This disease is commonly observed in young large breeds such as Great Dane, Rottweiler, Labrador Retriever, German Shepherd and Burnese Mountain Dog and is associated with a number of underlying etiologies:
- Elbow conformational incongruity
- Osteochondritis dissecans
- Ununited anconeal process
- Fragmented coronoid process
- Primary flexor enthesopathy
This condition can occur unilaterally or bilaterally and usually becomes apparent at a young age (often by 6 months). The condition is aggravated by obesity and heavy exercise.
Affected dogs usually present with an intermittent but progresssivly worsening lameness of the foreleg, variable top-stepping and shifting lameness if both elbows are affected. There is reluctance to walk, reduced exercise activity and reluctance to have the elbow extended through full motion.
Diagnosis is based on clinical signs of elbow lameness and arthroscopic, radiographic or CT scoring of medial coronoid disease, medial humeral condyle changes, osteoarthritis and radioulnar incongruence.
A fragmented coronoid process (usually genetic in large-breed dogs), blurring of the medial coronoid process cranial edge, ulnar trochlear notch sclerosis, a radioulnar step and the widening of the humeroulnar and humeroradial joint space are indicative of elbow dysplasia.
Surgical repair is usually indicated for ununited anconeal process or fractured coronoid process.
Non-surgical intervention usually requires long term palliative treatment with NSAID-based medication such as carprofen, fentanyl, tramadol, meloxicam, gabapentin or in severe cases, prednisolone.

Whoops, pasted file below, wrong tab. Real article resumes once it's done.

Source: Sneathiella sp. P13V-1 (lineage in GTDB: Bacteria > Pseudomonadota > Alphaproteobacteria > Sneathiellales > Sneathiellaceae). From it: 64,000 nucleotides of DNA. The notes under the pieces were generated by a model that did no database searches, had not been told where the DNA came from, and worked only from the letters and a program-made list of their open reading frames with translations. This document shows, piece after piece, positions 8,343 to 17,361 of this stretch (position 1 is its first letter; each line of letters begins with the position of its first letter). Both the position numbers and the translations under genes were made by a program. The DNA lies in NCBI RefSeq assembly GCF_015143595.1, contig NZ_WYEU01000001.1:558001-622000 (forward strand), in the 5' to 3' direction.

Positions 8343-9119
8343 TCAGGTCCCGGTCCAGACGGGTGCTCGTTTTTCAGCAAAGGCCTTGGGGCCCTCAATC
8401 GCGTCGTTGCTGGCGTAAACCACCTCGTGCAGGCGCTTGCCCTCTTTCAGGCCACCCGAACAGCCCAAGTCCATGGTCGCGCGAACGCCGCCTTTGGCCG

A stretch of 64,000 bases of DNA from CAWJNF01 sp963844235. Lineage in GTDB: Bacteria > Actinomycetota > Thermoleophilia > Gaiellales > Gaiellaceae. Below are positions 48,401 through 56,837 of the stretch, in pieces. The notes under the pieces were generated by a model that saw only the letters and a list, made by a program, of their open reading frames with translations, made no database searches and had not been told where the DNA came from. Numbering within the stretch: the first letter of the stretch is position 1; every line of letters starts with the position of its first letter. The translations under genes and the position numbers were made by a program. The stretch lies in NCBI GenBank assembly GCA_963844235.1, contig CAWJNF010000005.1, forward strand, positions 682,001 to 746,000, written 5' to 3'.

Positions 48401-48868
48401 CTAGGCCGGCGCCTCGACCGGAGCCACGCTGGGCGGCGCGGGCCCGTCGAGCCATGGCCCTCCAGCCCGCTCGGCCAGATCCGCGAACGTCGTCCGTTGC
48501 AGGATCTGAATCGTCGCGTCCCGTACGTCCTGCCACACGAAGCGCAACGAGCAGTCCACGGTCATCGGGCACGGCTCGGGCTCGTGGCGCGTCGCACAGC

Use of exercise has significant benefits in long-term therapy associated with osteoarthritis, and leash-held walking is recommended in dogs that are not unduly ataxic or in pain.
Adjunct medication such as pentosan polysulfate, glucosamine, veterinary therapeutic diets rich in omega-3 fatty acids, curcumin and root extracts of Brachystemma calycinum (an indigenous plant of southwestern China) have predictable improvements in clinical amelioration of symptoms.
Managing chronic pain is the critical aspect of this relatively incurable disease, affording as good quality of life as possible based on economic feasibility and response to medical and physical therapy.
Screening has resulted in a gradual reduction in clinical severe cases by routine screening of potential sires.
- Vet Surgery Central
- Phillipe Duponant
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